What is business networking for, exactly? The danger is that it veers too far in one of two directions. Either it is too coffee-and-casual and simply becomes a social event; or it turns into a series of pure sales pitches where the first point of greeting is the business card.
“What business networking should be is a balance between social and business interaction,” Mubarak Chati, of 1 Events Media remarks. “However, it can also be an opportunity to learn from others and to share valuable insights.”
In this it shares key qualities with mentoring, with many of the same aims.
A mentoring relationship provides clarity and insight. It offers access to new resources and different perspectives. It can lead to development in areas normally untouched by an individual’s job description.
“Being mentored offers guidance and support, while being a mentor is the opportunity to develop leadership skills and expand your own view of the world by seeing it through another’s eyes”
Mubarak has a background in executive business coaching, personal training and as an events and networking organiser. He sees these things as fluid, rather than as mutually distinct.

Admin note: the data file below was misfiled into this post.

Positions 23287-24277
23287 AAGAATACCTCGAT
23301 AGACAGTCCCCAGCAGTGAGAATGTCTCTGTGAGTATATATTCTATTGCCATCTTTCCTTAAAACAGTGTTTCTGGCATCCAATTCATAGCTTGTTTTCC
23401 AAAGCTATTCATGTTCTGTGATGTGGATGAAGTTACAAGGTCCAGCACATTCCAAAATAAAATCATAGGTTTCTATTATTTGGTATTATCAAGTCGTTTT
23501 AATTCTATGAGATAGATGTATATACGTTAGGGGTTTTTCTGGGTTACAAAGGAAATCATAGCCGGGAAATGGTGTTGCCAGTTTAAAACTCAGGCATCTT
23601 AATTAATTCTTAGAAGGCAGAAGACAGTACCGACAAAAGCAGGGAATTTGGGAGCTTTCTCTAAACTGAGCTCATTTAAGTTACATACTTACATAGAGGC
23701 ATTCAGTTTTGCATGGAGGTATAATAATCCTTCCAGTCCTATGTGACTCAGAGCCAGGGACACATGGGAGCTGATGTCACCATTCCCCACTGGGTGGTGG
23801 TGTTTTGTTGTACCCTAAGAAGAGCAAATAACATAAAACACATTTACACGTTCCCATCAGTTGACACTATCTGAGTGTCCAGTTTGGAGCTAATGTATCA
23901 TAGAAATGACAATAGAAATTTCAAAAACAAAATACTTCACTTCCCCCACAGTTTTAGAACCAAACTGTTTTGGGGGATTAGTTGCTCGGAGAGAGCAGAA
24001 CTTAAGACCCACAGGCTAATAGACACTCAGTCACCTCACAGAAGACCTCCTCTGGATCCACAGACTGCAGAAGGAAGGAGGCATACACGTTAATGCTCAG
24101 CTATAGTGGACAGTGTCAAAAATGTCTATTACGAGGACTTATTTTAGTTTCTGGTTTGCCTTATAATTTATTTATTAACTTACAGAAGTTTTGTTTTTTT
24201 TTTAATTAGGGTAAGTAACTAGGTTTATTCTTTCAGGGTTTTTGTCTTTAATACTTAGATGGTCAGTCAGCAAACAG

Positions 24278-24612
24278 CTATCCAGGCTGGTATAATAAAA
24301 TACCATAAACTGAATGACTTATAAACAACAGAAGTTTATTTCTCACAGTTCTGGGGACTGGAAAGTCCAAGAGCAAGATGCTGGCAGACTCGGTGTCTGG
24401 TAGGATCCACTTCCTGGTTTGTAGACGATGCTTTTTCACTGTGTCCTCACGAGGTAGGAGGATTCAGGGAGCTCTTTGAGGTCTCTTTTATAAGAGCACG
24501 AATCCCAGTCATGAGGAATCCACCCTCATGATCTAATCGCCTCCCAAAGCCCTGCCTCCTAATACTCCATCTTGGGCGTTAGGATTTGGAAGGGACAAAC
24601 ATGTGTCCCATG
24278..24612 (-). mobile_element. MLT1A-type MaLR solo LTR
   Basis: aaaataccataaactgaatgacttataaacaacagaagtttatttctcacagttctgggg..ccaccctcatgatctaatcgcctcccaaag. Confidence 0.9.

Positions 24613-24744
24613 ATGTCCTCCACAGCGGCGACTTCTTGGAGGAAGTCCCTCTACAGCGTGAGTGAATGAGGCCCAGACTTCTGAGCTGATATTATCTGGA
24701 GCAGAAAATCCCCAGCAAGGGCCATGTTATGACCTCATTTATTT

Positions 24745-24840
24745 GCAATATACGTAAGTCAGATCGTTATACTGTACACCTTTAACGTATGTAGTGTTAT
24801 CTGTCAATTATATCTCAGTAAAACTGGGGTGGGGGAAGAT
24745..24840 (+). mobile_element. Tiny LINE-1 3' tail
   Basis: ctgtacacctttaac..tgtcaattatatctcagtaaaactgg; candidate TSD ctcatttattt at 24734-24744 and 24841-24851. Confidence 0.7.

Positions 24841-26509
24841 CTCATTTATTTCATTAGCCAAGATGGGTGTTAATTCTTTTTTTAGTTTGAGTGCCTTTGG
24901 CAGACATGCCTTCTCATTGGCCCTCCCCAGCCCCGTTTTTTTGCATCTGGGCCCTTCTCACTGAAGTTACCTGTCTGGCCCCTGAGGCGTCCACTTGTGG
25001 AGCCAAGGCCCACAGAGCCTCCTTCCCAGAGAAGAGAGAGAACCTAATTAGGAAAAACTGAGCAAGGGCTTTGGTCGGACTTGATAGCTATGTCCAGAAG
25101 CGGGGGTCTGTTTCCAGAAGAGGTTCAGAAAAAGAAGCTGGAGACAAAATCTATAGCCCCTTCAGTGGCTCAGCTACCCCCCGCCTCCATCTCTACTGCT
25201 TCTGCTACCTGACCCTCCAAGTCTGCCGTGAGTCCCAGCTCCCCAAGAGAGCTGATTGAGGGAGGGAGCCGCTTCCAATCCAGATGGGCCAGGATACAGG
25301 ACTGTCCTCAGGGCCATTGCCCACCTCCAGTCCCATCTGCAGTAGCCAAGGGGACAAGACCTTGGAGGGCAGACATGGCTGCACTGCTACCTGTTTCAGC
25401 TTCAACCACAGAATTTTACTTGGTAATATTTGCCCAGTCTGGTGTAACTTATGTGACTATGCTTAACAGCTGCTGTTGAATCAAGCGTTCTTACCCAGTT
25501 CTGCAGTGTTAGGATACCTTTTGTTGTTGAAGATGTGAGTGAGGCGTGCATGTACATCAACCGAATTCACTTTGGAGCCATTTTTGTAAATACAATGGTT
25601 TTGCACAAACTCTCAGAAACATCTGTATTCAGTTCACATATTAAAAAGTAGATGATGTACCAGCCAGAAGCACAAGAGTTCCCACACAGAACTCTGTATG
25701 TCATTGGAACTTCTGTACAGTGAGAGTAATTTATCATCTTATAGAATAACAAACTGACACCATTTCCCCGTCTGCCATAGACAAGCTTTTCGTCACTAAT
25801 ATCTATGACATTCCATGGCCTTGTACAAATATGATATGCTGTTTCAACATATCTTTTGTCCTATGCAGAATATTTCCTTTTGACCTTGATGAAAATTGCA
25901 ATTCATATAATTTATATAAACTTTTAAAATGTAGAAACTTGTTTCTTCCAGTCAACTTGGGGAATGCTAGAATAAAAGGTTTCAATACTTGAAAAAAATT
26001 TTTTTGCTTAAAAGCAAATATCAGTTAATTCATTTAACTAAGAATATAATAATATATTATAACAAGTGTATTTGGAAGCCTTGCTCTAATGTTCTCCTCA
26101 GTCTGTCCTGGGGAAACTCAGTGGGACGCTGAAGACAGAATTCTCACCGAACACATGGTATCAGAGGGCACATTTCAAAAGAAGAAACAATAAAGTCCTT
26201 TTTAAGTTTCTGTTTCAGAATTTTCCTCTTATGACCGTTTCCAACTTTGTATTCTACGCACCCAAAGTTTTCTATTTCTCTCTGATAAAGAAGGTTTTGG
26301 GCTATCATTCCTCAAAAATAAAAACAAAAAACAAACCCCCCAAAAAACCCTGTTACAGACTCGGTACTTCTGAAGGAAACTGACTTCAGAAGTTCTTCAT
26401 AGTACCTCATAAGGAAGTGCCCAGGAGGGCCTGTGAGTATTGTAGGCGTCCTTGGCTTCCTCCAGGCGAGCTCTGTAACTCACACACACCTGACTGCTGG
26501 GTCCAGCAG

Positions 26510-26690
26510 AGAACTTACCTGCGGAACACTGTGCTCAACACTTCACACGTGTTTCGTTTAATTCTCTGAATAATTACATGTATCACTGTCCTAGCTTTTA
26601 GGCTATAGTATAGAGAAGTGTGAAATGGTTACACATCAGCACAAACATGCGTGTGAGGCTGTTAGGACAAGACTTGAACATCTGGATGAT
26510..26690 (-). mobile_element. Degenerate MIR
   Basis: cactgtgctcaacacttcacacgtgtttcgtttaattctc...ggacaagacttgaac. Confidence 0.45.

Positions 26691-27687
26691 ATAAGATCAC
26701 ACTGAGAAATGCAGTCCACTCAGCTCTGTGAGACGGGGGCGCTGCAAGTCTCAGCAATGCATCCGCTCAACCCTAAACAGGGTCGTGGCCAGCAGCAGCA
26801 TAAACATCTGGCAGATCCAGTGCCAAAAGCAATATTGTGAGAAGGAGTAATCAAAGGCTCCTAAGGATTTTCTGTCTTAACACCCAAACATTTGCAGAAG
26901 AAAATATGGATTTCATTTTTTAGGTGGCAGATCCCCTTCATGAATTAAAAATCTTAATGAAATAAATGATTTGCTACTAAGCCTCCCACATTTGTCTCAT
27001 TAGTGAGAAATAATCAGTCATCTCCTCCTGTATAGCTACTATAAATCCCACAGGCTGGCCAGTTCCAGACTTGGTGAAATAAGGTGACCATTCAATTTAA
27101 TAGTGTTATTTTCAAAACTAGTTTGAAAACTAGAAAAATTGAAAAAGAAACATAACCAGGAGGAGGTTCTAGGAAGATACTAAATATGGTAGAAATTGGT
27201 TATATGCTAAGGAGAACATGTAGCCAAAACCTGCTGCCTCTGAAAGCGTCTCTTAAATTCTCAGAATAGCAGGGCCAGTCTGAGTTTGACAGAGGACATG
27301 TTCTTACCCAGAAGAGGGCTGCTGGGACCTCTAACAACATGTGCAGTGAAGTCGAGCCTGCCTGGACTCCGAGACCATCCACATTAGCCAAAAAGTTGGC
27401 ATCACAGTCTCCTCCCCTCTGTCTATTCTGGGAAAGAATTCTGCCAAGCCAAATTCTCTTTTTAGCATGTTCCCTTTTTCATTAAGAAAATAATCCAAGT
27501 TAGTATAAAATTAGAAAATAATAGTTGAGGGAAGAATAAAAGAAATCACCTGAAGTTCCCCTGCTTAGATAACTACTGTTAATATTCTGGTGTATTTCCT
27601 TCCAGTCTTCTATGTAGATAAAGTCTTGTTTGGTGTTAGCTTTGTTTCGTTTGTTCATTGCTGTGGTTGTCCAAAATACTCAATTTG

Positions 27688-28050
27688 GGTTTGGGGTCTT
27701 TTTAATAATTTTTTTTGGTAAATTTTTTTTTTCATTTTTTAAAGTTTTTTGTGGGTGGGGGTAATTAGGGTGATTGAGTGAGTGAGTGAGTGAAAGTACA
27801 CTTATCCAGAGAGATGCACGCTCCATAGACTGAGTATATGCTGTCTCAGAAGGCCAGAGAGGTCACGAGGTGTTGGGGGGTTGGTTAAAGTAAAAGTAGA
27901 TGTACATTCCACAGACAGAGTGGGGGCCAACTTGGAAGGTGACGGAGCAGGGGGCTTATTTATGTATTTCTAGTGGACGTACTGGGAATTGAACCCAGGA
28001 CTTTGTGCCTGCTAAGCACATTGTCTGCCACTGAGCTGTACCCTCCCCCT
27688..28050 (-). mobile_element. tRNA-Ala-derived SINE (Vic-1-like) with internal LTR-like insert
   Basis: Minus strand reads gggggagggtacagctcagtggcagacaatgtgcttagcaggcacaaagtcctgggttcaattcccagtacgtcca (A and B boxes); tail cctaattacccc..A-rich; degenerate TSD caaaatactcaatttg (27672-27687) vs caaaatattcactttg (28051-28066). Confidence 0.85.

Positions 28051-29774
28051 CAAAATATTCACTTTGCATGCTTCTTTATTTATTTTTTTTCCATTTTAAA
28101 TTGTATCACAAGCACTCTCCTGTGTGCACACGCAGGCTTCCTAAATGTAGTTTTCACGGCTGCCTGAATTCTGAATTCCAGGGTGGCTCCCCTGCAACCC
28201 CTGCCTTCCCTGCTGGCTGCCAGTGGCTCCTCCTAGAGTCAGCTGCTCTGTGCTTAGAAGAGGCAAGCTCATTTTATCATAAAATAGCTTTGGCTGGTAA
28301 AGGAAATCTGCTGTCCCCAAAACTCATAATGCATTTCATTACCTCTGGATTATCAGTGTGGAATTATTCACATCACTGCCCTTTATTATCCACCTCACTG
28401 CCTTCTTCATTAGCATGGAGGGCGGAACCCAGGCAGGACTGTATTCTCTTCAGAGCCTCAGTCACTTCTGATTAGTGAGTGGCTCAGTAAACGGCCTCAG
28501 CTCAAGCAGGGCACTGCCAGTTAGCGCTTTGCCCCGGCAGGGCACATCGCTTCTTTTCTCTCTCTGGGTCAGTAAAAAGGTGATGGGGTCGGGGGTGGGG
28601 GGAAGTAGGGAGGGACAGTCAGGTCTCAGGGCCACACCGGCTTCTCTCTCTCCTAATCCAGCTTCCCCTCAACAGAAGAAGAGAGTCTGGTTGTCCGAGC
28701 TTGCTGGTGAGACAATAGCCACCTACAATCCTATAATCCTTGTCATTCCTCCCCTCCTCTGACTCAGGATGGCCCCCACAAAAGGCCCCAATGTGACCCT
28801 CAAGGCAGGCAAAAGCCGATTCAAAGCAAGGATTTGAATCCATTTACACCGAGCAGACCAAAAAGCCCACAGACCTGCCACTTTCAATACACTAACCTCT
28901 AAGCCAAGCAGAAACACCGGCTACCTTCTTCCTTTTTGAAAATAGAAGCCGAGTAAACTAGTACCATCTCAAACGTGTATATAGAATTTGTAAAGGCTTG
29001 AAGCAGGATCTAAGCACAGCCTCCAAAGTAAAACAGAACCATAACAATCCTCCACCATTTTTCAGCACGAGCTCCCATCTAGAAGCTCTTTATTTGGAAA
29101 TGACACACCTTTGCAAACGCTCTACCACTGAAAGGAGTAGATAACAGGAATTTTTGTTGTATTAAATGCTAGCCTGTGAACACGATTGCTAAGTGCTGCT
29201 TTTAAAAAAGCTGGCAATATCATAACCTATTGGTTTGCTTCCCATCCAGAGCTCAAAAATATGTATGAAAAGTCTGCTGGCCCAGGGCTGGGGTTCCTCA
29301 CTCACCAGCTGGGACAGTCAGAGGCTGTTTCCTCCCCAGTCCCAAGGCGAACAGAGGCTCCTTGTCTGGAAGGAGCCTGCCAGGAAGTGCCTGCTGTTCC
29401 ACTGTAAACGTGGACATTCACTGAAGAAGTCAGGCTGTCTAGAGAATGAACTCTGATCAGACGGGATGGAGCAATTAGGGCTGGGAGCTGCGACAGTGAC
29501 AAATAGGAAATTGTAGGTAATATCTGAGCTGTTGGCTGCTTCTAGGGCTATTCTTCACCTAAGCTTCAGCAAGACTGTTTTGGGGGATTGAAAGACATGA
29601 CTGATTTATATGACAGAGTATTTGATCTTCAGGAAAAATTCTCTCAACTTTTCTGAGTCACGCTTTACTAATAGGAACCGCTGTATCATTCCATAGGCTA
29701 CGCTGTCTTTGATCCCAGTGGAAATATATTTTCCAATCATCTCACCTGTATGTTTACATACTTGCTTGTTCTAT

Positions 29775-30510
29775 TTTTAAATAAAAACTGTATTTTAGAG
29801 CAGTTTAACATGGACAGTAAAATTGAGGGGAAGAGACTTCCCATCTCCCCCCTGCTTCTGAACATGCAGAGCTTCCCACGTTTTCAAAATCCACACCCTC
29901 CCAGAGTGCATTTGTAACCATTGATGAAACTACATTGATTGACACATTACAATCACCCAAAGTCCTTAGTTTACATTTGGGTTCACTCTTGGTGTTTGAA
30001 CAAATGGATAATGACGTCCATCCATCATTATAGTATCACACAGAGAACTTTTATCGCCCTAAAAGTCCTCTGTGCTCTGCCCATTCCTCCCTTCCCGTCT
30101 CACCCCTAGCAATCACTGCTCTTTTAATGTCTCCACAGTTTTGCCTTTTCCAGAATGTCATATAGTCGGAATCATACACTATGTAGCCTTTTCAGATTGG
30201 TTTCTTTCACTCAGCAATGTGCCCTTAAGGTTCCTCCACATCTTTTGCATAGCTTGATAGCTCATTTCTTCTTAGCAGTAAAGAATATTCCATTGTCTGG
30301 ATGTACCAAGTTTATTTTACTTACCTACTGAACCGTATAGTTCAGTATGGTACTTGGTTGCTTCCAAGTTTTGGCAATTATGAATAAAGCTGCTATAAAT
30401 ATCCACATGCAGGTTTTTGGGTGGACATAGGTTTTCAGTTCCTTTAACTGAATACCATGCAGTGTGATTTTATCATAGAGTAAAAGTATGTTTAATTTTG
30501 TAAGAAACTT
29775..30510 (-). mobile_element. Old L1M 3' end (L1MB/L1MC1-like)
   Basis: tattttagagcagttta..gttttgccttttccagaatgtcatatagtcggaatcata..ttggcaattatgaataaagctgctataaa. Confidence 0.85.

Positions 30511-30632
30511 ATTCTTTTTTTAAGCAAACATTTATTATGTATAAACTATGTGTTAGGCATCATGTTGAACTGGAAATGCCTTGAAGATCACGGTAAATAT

“If, for example, you look at the four stages of mentoring, you can apply them to networking relationships,” he points out.
Stages of Development
These four stages are:
“Personal growth is very much achievable through networking,” Mubarak states, “because the more diverse the range of people you encounter, the more you learn about yourself.”
“Similarly, rapport is essential to good networking, and this skill comes with practice from regular involvement with others. It’s the give and take, the ability to listen as well as making yourself heard, that counts in networking,” Mubarak says.
“Regular networking can help set and define goals as it opens new, and sometimes unexpected, opportunities. And progression naturally comes from having a clear sense of direction”
“You can’t sit back and wait for it to happen though,” Mubarak cautions. “Like all relationships, you have to work at it.”
“You don’t have to think of relationships ending necessarily, but of evolving into something else. And networking provides the opportunity to keep building new relationships even as old ones change,” Mubarak explains.
Face-to-face mentoring is different from networking with groups, but ultimately both are about people building relationships with a purpose, to learn and guide, and to pass on insight while finding out new things.